9.  9. Nee PA, Rivers EP. The end of the line for the Surviving Sepsis Campaign, but not for early goal-directed therapy. Emerg Med J. 2011 Jan.;28(1):3-4.

10.  10. Levy MM, Dellinger RP, Townsend SR, Linde-Zwirble WT, Marshall JC, Bion J, et al. The Surviving Sepsis Campaign: results of an international guidelinebased performance improvement program targeting severe sepsis. Critical Care Medicine. 2010 Feb.;38(2):367-374.

11.  11. Annane D, S

12.  12. Bernard GR, Vincent JL, Laterre PF, LaRosa SP, Dhainaut JF, Lopez-Rodriguez A, et al. Effiacy and safety of recombinant human activated protein C for severe sepsis. N. Engl. J. Med. 2001 Mar. 8;344(10):699-709.

13.  13. van den Berghe G, Wouters P, Weekers F, Verwaest C, Bruyninckx F, Schetz M, et al. Intensive insulin therapy in critically ill patients. N. Engl. J. Med. 2001 Nov. 8;345(19):1359-1367.

14.  14. Vanhorebeek I, Langouche L, van den Berghe G. Tight Blood Glucose Control With Insulin in the ICU: Facts and Controversies. Chest. 2007 Jul. 1;132(1):268-278.

15.  15. Van den Berghe G, Wilmer A, Hermans G, Meersseman W, Wouters PJ, Milants I, et al. Intensive insulin therapy in the medical ICU. N. Engl. J. Med. 2006 Feb. 2;354(5):449-461.


Conflict Of Interest

The Journal requires that authors disclose any potential conflict of interest that they may have. This is clearly stated in the Journal’s published “Guidelines for Authors”. The Journal follows the Guidelines against Conflict of Interest published in the Uniform Requirements for Manuscripts Submitted to Biomedical Journals (

Financial Statement

The authors of this article have not been paid. The Journal is financed by subscriptions and advertising. The Journal does not receive money from any other sources. The decision to accept or refuse this article for publication was free from financial considerations and was solely the responsibility of the Editorial Panel and Editor-in-Chief.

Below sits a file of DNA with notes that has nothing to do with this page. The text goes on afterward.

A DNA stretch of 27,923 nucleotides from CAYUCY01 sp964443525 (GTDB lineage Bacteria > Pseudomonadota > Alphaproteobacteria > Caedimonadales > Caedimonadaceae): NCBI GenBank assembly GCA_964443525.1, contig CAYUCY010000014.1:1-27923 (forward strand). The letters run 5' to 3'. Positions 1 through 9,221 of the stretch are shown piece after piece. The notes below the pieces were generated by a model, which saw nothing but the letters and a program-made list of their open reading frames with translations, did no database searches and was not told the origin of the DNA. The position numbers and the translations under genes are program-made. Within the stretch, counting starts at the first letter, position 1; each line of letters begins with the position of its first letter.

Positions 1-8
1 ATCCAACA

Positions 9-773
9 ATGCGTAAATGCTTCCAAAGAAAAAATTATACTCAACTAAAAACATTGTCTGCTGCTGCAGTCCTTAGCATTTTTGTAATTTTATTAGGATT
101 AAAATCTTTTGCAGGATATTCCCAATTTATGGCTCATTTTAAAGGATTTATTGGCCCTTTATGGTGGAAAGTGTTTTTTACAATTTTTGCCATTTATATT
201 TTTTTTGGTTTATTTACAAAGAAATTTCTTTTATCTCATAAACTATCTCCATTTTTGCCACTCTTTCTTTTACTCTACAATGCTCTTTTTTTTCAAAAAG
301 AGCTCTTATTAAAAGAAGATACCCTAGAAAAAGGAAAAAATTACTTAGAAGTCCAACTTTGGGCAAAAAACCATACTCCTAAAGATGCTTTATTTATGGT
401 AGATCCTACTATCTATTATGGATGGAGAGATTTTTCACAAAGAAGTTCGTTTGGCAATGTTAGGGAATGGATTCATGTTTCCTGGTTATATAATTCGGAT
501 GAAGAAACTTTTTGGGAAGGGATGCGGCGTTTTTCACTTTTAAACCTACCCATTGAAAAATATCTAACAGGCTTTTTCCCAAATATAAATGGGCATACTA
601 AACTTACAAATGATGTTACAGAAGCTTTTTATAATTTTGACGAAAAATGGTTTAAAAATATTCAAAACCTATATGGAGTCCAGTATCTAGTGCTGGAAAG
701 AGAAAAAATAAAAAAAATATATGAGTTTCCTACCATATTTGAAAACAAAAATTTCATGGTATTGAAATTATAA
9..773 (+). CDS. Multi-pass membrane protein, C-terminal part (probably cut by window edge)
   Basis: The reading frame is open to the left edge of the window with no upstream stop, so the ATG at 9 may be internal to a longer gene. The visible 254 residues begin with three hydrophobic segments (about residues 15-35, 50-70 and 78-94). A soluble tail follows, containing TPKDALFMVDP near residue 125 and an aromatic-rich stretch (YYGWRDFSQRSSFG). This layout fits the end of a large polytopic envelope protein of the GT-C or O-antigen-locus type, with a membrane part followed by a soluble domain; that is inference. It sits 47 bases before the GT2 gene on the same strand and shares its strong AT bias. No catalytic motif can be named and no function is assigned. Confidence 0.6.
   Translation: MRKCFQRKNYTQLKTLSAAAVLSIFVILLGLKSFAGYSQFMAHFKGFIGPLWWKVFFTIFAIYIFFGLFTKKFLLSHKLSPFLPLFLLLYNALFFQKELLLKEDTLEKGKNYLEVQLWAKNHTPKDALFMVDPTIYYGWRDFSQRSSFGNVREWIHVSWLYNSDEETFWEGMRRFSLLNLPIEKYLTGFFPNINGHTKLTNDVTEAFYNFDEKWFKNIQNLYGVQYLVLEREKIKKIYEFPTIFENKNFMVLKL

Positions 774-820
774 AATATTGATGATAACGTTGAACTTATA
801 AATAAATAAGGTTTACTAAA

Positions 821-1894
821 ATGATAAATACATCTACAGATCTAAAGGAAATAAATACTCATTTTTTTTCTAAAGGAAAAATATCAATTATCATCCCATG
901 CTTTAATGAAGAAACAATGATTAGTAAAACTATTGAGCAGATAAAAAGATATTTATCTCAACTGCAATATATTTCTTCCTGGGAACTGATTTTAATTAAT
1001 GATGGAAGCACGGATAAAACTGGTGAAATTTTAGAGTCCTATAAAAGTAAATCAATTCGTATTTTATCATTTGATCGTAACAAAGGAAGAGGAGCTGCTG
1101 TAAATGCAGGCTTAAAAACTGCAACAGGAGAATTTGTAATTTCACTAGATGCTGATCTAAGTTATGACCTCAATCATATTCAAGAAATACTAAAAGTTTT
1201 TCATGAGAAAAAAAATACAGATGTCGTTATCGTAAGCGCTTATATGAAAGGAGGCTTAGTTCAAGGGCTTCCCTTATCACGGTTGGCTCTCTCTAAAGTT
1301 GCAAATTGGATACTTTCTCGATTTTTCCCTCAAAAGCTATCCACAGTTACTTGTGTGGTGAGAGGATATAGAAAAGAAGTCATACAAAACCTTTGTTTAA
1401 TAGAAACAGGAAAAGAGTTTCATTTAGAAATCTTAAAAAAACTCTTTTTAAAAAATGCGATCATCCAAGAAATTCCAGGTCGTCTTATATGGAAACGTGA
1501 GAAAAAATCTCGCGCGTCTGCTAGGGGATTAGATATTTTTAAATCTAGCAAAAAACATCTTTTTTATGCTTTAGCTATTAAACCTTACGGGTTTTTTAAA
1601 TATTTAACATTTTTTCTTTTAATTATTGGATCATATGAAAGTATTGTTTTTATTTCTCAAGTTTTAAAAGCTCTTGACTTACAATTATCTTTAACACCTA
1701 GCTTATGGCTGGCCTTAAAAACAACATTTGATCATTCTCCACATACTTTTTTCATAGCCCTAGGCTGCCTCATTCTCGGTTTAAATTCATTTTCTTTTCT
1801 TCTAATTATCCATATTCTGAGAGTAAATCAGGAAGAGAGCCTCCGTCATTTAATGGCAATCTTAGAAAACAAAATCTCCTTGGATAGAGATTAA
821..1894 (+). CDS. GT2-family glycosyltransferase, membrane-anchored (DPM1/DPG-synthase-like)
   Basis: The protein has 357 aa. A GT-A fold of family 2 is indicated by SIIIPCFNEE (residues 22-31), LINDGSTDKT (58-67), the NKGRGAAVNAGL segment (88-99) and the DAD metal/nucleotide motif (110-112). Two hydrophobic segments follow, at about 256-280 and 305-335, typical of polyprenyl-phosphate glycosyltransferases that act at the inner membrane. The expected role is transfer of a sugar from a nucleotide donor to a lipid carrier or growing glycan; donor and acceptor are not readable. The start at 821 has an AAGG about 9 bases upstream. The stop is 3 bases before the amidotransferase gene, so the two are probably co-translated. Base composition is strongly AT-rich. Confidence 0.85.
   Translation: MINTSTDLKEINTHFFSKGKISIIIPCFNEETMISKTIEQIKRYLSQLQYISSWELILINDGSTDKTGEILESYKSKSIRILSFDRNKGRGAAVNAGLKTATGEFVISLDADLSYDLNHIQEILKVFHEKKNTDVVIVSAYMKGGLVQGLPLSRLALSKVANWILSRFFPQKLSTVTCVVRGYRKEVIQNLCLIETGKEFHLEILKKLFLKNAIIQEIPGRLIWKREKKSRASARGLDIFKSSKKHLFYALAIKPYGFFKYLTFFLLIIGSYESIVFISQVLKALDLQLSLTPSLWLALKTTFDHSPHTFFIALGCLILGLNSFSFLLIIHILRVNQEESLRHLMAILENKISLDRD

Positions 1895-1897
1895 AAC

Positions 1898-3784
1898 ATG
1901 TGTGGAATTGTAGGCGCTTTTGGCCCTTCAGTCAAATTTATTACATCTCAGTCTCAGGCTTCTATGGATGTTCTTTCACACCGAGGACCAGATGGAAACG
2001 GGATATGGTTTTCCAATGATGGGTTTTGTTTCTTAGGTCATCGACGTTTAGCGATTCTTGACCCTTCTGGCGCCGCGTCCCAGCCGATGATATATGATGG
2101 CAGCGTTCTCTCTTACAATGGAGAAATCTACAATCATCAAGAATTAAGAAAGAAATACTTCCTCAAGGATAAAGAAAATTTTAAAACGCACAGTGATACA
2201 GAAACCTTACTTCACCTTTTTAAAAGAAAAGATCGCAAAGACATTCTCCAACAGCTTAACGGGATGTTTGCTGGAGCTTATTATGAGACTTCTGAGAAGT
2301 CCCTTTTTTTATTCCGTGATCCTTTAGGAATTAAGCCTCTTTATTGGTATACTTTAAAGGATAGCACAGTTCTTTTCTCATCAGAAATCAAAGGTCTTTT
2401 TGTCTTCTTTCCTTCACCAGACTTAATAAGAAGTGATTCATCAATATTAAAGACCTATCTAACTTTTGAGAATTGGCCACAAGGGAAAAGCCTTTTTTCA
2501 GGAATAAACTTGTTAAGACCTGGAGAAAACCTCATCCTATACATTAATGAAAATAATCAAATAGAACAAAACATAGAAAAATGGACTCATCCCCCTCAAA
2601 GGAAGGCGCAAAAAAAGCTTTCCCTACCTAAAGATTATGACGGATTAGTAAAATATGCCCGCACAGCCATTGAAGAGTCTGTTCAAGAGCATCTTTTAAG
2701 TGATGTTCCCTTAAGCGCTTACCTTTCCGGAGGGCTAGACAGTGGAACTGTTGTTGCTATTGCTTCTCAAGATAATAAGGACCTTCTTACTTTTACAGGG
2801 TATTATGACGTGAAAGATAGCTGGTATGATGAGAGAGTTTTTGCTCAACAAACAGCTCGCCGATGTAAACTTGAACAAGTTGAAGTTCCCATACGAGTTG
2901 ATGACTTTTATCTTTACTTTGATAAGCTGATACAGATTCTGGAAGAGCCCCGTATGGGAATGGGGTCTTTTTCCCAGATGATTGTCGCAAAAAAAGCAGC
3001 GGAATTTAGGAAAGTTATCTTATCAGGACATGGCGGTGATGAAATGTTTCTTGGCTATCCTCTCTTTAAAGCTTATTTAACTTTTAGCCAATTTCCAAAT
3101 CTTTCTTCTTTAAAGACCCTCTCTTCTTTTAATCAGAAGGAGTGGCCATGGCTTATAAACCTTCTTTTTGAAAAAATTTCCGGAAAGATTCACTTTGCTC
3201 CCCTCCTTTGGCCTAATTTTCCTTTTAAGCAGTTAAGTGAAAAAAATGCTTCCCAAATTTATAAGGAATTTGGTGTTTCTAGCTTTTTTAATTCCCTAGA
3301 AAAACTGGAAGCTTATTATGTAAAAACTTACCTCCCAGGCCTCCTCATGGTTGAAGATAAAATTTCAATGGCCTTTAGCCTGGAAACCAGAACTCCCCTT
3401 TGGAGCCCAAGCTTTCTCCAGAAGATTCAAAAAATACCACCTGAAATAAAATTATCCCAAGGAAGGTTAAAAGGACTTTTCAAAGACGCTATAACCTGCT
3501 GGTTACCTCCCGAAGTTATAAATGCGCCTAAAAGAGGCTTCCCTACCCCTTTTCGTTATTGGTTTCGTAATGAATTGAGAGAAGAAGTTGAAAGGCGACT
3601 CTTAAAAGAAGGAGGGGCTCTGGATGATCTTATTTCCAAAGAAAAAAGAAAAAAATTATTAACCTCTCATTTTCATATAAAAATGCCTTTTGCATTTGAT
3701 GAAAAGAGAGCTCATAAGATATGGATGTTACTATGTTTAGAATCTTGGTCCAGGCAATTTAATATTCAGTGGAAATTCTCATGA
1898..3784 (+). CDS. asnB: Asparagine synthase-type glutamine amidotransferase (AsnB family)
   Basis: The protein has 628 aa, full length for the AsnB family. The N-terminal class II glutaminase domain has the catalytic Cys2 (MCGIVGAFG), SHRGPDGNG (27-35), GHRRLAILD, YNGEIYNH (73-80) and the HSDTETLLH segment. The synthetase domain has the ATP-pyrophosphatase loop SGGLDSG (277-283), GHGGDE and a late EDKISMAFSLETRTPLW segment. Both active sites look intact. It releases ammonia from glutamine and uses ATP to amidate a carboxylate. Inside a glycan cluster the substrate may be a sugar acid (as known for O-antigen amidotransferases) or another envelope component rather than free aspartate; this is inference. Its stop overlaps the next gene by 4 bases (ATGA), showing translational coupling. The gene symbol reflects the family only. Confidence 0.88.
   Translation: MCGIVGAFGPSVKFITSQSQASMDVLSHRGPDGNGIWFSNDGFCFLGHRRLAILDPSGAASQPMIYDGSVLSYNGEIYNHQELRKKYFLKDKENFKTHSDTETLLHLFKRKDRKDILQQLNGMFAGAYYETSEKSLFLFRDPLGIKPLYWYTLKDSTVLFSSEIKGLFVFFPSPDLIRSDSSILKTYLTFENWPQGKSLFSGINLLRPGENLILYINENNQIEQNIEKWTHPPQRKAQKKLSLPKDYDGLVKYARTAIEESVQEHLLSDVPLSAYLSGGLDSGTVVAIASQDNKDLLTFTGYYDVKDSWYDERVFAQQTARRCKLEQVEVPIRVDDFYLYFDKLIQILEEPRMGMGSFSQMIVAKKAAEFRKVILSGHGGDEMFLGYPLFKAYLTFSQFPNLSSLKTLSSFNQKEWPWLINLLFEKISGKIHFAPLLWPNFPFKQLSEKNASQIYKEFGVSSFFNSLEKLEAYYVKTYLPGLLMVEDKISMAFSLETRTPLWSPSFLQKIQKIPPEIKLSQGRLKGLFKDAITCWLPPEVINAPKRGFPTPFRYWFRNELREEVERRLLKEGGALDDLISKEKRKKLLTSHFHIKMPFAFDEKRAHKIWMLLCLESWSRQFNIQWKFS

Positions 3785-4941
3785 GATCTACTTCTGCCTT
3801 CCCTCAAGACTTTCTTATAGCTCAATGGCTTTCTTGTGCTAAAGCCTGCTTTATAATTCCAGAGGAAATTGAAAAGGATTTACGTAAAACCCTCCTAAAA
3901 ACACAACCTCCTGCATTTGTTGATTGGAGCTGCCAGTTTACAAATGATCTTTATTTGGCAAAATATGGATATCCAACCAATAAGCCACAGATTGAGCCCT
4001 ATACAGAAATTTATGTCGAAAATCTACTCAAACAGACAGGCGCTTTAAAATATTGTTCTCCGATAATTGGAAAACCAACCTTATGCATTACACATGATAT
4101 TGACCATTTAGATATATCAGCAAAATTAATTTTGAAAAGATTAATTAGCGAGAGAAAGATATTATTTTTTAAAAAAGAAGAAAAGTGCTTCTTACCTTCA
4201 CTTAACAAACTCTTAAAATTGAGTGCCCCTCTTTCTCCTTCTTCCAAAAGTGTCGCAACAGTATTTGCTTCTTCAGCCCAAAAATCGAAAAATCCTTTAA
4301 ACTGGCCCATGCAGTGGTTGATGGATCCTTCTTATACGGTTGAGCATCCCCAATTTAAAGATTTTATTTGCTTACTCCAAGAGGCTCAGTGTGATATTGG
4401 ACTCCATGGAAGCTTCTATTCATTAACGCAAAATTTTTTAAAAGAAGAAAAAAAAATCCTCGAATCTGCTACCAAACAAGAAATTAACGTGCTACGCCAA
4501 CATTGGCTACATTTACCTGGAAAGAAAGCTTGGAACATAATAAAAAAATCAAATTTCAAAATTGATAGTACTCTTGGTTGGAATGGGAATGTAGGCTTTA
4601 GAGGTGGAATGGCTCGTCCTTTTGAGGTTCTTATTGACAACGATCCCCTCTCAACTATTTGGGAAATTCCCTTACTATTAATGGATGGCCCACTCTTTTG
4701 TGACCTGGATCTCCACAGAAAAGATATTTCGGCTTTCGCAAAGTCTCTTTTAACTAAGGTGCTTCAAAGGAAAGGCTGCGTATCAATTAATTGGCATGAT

Patient Consent statement

All pictures and investigations shown in this article are shown with the patients’ consent. We require Authors to maintain patients’ anonymity and to obtain consent to report investigations and pictures involving human subjects when anonymity may be compromised. The Journal follows the Guidelines of the Uniform Requirements for Manuscripts ( The Journal requires in its Guidelines for Authors a statement from Authors that “the subject gave informed consent”.

Animal & Human Rights

When reporting experiments on human subjects, the Journal requires authors to indicate whether the procedures followed were in accordance with the ethical standards of the responsible committee on human experimentation (institutional and national) and with the HelsinkiDeclaration of 1975, as revised in 2008.

About the Clinical Cases Database

T​he Foundation Years Clinical Cases Database is​ a selection of 600 peer-reviewed clinical cases in the field of patient safety and clinical practice, specifically focused on the clinical information needs of junior doctors, based around the Foundation Year Curriculum programme (MMC). The cases have been chosen to align with the Foundation Year Curriculum.

The database is fully searchable, or can be browsed by medical specialty. Abstracts can be read free of charge, however a subscription is required in order to read the complete cases.